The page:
But does it contain Narrativium?
That would be really surprising!
2747 posts • joined 24 Apr 2007
That would be really surprising!
Buried treasure, after all.
Is there an El Reg special nautical bureau?
Must visit the centre next time I am over in England with the kids.
There I was getting worried about storage bottlenecks in terapixel image processing applications.
What wonderful times we live in.
Pity they cannot land near Spirit or Opportunity, so they could film the descent.
Awesome project, I will have my fingers crossed those 7 minutes of terror
Is it me, or is the opinion really an assessment of what current law exists on the subject, not so much what he thought was best (that is not for him to decide). In the absence of laws dealing explicitly with all the complications brought by the internet (and Bot discusses this to some extent), it is then useful to see what existing laws might apply. Broadcast and database use are reasonable areas to look. If the consequences of applying the existing law to the internet case are problematic (as pointed out by the other posters), new laws should be formulated.
Sorry about the accidental down-vote, mouse misbehaving, I am afraid. Add the up-vote too
The "D'oh! icon applies to me, not your post, as the science is indeed very, very cool
IBM is OK, but don't ever make it iBM
"I actually used that argument in an archaeology essay - got good marks for it too :-)"
Shows there are good teachers around (and with a sense of humour too, one would wager)
It is a catch phrase (probably often correct, maybe wrong as often).
I once had a tour of the "Cave of the Shaman" in southern France. It is named after a VERY male figure scratched in the rock, complete with a huge erection. There were also scratched drawings of women with exaggerated "features". There was a lengthy explanation of fertility rites etc. My suggestion these might simply be stone-age variants of scribbles found on doors of modern day toilets frequented by adolescent males of all ages did not go down well.
No it was a bring your own rock party
Both for general use and better 3D display of visualization of MRI/CT scans and the like. OK, so chugging out more pixels requires more processor grunt, and that does affect battery life, but I want a powerful nVidia card anyway to chug through the CUDA stuff we do, so I am used to having to charge the laptop more often.
Who are investors going to back:
Start-up A says: We will put existing technology in a shiny box, and add a huge markup.
Start-up A does: Put existing technology in a shiny box, and add a huge markup
Start-up B says: We are going to REVOLUTIONIZE storage
Start-up B does: Put existing technology in a shiny box, and add a huge markup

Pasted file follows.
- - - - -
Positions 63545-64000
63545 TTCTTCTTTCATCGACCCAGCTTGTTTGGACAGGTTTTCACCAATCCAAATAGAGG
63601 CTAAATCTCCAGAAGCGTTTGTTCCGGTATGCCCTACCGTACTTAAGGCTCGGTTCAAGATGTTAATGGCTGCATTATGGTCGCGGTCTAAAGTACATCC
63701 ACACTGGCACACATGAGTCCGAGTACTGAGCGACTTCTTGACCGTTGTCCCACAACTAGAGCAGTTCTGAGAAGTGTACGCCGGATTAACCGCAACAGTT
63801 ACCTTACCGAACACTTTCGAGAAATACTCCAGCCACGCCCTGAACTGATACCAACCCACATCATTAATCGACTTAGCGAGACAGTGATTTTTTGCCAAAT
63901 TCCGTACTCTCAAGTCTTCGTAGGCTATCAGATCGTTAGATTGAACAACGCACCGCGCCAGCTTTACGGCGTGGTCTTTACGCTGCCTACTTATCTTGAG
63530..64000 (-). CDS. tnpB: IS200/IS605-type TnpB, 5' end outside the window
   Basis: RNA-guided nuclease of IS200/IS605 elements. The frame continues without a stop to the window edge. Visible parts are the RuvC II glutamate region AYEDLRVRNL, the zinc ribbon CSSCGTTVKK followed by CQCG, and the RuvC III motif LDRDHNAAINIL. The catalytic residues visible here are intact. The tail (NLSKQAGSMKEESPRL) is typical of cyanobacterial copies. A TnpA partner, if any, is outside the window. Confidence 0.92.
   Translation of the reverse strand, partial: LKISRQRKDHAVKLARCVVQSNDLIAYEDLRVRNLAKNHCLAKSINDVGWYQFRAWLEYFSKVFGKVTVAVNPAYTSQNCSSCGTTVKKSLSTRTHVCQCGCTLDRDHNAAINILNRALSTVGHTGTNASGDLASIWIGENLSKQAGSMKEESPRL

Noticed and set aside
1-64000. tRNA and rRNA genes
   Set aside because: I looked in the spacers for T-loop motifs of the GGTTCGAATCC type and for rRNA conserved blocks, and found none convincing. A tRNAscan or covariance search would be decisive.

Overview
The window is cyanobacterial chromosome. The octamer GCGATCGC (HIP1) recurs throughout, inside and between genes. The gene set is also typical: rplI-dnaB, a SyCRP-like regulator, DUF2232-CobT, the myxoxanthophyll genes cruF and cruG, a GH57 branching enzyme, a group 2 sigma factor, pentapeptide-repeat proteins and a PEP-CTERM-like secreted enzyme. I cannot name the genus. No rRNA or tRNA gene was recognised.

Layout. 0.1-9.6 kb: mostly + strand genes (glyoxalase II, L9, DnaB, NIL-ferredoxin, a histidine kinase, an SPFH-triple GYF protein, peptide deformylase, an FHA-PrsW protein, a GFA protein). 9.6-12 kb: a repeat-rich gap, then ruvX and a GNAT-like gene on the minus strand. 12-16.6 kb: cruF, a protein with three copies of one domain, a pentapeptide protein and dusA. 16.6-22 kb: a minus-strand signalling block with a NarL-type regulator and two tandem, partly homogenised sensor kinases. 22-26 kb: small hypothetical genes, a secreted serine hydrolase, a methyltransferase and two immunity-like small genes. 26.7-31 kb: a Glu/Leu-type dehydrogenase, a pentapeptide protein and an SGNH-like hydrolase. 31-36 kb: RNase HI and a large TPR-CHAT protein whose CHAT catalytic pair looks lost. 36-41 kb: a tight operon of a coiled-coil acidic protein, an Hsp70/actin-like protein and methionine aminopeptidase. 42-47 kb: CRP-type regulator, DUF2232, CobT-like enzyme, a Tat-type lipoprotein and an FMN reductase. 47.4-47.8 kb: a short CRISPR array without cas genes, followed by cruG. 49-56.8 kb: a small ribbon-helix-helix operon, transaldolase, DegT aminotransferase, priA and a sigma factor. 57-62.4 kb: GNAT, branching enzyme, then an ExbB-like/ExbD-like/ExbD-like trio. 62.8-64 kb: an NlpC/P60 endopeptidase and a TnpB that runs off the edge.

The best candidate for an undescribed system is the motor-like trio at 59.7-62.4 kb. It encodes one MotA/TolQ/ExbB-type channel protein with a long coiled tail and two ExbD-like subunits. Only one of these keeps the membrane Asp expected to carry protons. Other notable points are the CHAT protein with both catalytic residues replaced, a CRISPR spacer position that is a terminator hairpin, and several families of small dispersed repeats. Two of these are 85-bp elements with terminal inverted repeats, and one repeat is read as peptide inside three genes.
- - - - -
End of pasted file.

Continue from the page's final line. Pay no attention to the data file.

The first gets full marks for honesty, the second gets the investment, I would bet.
There might be a few (non-mutually exclusive) reasons for this:
a) Oz do not want to tick off the USA
b) Oz find him tiresome
Whining does not win many people over I am afraid.
Mine is the one with the Barmah hat (not an ozzie myself, though)
We are processing up to 4Gpixel images now, so I'd better polish up my act
Precisely! Don't spy on people, THAT"S OUR JOB!!
For long haul flights I tend first to check which airline is cheapest through budgetair/cheaptickets/any other comparison site. Once found I check out the websites of the two cheapest airlines found, often to find they have an even cheaper offer if you order directly from them.
Cheapskate, perhaps, but hey, it works.
Seeing how our shiny new 64-core machine is chugging through HUGE image data, a 4096 core shared memory device would be a dream come true!
Crysis is not available on BlueGene
but it does get higher than LOHAN, which is an achievement in itself
I do not care who makes it, but if I can get my hands on a good 13" notebook with hi-res display, and nVidia GPU (recent one (for CUDA)) I will be very happy indeed (especially as the boss should pay). A machine like that is really great as a portable workstation and demo machine for hi-res image processing. I know our code runs on OS-X, so I am completely agnostic about the manufacturer. I do suspect that the usual suspects (ASUS, please make one) will follow suit, and produce competitors. Then it will be all about price/performance and build quality.
1F52F seems to stand for a Kosher atom ;)
Mileage varies, as ever. Don't forget, even if all the men treat the women with the respect they deserve, women may still be put off by a very much "male" atmosphere if you are one of very few women in an otherwise all male organization.
We have some outstanding female students (but far too few), and the general attitude of our male students is one of respect (though quite a percentage shows signs of the usual nerdy awkward behaviour towards the opposite sex, but that is par for the course). Strikingly, most of our female students are from abroad. This shows that not all women (by quite a long way) aren't interested in IT. In international conferences in image processing I would guess that about 25-30% of delegates are female (mainly Asian). It seems to be a thing in western culture to keep women out of technology (a long-standing tradition, as women were banned from most guilds in the distant past). I do see a gentle upward trend in the number of Dutch girls enrolling in our course, but we have a long way to go.
I call it the snobbery of indifference: it's cool to be cool in the sense of not really caring about anything, and certainly not about learning. I am not sure it is a world-wide thing, I see many more people in the east doing computer science (or indeed any science or engineering course), and that includes a lot of women. I have seen a similar pattern in Uganda, where many girls do Computer Science. I think people in many non-western countries have way more respect of science and engineering, because they are all too aware of the huge benefits they bring. Many westerners are all too complacent in that respect. Many kids just want to get rich quick or be famous (often willing to debase themselves on TV for such purposes).